Moira in hand with O

Or alternatively just brave the outdoors and come for one of Aspire workshops 🙂 You never know, the sun might come out for long enough to have a great few hours of learning 🙂 

in hand workshop


What do you do in the autumn (Fall) when the weather becomes challenging? Do you continue your lessons/riding as normal? How do you alter your training? Do you like riding in the rain? 🙂 

All the best,


2014 Aspire Coaching Offer


Team Blogger Mariana Broucher: A happy horse = A happy rider

Sadly horses can’t tell us if they are unhappy or in pain. And very often the pain has to be quite severe before we notice something is wrong, because it is the horse’s natural instinct to hide pain. In the wild pain equals weakness equals death. So very often small aches will go entirely unnoticed until it is too late and we have a big problem.

And on top of that sometimes we as riders or owners ignore the little tell-tale signs that something is not quite right, or we don’t do anything about it, because we just don’t know what to do.

For example a horse that doesn’t want to stand still when being mounted or doesn’t want to lift a leg; mostly we just put it down to bad behaviour, it doesn’t even occur to us that something could be wrong.

Other problems we might see can be sore or tender backs, stiffness in the body, sudden temperament changes, reluctance to give correct canter lead, muscle wastage or restricted lateral movement. If the problem is big we would of course consult the vet, but quite often we won’t do that if the only thing wrong is that the horse puts his ears back more then normal.

Luckily horse owners are now much more aware of complementary therapies and are not afraid to use them any more. The great thing about Bowen is that it is so gentle that nothing can go wrong, so even vulnerable horses or people can be treated without having to be scared of manipulation or pain.

At other times we might have a problem the vet has diagnosed, but it’s a long term condition that will take a long time to heal and sometimes the outcome can be quite uncertain. One example could be spavins. I met a horse who was diagnosed with spavins a year before I saw him. A lot was being done to help him (medication, lots of turn out, very little gentle riding, he was also kept barefoot) but still he was lame and not too happy. This is him:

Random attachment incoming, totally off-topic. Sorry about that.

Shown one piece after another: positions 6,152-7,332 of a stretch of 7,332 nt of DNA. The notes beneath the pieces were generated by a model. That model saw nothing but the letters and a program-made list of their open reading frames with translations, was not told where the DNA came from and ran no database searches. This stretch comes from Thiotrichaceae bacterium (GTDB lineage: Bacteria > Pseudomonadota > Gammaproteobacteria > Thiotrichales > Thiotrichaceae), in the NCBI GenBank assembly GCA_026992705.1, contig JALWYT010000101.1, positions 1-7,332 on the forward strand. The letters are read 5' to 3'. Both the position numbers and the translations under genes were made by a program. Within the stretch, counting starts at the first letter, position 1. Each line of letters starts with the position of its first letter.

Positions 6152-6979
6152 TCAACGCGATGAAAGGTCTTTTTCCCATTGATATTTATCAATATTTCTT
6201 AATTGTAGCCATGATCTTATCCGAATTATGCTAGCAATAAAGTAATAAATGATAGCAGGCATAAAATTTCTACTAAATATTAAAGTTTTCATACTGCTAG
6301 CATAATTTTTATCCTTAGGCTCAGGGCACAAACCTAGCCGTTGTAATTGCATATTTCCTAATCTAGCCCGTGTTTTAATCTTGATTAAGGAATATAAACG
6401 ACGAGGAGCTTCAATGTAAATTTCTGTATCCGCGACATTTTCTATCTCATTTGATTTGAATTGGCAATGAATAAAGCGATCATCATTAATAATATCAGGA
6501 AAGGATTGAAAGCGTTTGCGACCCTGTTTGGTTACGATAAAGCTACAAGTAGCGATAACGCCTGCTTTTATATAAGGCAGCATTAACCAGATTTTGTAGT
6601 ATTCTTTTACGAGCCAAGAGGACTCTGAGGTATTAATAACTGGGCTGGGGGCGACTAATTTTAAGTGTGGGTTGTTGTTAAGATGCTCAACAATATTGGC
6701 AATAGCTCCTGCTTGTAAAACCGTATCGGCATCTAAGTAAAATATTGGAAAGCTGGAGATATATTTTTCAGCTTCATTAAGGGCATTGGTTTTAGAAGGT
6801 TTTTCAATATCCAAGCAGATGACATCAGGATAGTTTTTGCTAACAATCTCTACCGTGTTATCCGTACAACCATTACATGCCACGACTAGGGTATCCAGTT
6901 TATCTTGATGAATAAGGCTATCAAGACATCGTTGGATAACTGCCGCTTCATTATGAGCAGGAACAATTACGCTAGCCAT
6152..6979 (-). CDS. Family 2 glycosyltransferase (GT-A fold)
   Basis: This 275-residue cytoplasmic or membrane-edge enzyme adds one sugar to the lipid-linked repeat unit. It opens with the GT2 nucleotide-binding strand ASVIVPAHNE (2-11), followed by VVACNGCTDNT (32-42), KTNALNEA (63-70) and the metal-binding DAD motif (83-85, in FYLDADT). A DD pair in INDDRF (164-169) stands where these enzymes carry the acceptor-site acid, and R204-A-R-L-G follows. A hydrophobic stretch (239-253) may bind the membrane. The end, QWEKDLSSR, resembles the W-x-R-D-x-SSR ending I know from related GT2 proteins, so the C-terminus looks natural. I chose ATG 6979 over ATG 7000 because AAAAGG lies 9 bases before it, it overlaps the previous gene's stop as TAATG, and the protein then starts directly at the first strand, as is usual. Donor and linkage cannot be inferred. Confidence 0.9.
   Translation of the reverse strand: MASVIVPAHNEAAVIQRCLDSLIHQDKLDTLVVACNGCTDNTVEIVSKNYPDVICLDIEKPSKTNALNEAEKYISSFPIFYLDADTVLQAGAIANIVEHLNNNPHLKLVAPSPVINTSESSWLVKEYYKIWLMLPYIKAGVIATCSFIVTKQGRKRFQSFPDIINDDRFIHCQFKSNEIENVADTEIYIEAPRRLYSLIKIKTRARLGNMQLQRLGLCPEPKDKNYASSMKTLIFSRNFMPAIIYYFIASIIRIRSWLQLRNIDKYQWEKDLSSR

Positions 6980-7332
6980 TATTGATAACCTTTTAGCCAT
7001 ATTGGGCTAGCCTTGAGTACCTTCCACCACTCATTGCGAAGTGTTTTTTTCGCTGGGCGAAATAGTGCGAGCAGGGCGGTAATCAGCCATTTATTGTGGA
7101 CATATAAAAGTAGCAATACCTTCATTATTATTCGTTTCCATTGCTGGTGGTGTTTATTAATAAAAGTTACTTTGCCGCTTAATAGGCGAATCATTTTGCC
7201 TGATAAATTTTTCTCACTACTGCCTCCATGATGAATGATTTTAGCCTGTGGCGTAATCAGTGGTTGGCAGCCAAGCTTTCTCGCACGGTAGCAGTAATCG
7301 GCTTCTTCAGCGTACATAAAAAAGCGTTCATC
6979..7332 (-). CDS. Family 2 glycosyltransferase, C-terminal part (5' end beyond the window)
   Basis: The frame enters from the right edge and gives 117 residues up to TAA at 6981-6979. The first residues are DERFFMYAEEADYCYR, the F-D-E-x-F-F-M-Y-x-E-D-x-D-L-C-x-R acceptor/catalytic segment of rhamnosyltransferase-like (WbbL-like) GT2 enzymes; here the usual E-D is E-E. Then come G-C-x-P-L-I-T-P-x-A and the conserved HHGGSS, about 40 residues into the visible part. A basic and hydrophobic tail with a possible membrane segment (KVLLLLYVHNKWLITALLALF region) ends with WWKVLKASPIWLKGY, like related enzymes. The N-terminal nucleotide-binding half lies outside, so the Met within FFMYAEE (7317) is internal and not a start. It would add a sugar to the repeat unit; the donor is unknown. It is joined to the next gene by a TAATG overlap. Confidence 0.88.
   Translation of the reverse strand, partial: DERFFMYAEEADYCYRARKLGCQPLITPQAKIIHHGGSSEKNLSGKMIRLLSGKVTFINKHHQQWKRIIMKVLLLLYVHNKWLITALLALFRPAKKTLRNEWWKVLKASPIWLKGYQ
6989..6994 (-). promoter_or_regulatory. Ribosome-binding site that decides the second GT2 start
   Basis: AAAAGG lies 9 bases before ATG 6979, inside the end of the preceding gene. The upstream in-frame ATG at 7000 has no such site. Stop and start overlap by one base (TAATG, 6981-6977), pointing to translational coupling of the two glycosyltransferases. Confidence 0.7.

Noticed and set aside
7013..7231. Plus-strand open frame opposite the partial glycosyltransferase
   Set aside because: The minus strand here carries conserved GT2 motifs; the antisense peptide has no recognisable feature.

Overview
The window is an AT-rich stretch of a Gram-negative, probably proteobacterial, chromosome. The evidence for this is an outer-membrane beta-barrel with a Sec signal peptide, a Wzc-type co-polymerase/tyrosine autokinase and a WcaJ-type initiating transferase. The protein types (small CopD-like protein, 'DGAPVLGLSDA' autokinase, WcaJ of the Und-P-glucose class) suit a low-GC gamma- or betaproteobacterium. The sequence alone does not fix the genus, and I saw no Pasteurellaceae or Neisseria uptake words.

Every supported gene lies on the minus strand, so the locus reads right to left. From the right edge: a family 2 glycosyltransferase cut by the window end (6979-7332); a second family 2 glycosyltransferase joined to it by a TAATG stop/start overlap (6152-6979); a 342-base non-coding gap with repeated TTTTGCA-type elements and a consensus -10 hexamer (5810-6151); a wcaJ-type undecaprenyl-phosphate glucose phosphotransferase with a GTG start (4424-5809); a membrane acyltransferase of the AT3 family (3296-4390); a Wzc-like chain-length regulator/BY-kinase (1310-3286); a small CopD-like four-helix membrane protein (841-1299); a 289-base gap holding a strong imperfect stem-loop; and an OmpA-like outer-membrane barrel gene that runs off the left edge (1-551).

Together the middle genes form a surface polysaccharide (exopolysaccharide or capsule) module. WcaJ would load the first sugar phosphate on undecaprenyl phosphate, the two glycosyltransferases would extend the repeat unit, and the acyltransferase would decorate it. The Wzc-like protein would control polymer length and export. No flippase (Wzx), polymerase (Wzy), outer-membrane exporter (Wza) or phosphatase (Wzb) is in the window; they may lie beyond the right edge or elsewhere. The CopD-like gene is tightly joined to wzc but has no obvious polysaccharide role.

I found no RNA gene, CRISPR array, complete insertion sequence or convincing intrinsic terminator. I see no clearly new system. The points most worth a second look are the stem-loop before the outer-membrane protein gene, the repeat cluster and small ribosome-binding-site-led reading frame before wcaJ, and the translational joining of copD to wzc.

Only a week later he cantered across the field, which is something he hasn’t done in a long time. And he was now only 1/10th lame.

During the second treatment S again relaxed quickly. When I came back a week later his owner greeted me with: “you gave me my horse back”!

He is now apparently much happier. He chases other ponies in the field, which he hasn’t done in 2 years. He is playful and has his attitude back. He is not a grumpy old man any more, so his owner thinks about starting to ride him more again, where before Bowen she thought about retiring him. His trot is now short rather then lame.

I love my job 🙂

What happens during a Bowen treatment?

mbBefore any treatment involving a horse takes place it is necessary to obtain permission from your vet to treat the horse. Before the start of the first session information about the horse’s background and general state of health is collected. The horse’s static and dynamic conformation is assessed to give a starting point to measure any improvements by. A discussion with the owner/carer to explore some of the possible causes of the problem (which may not be immediately apparent) is useful because if these causes can be eliminated or minimised then the likelihood of re-injury (so the problem recurring) can be reduced.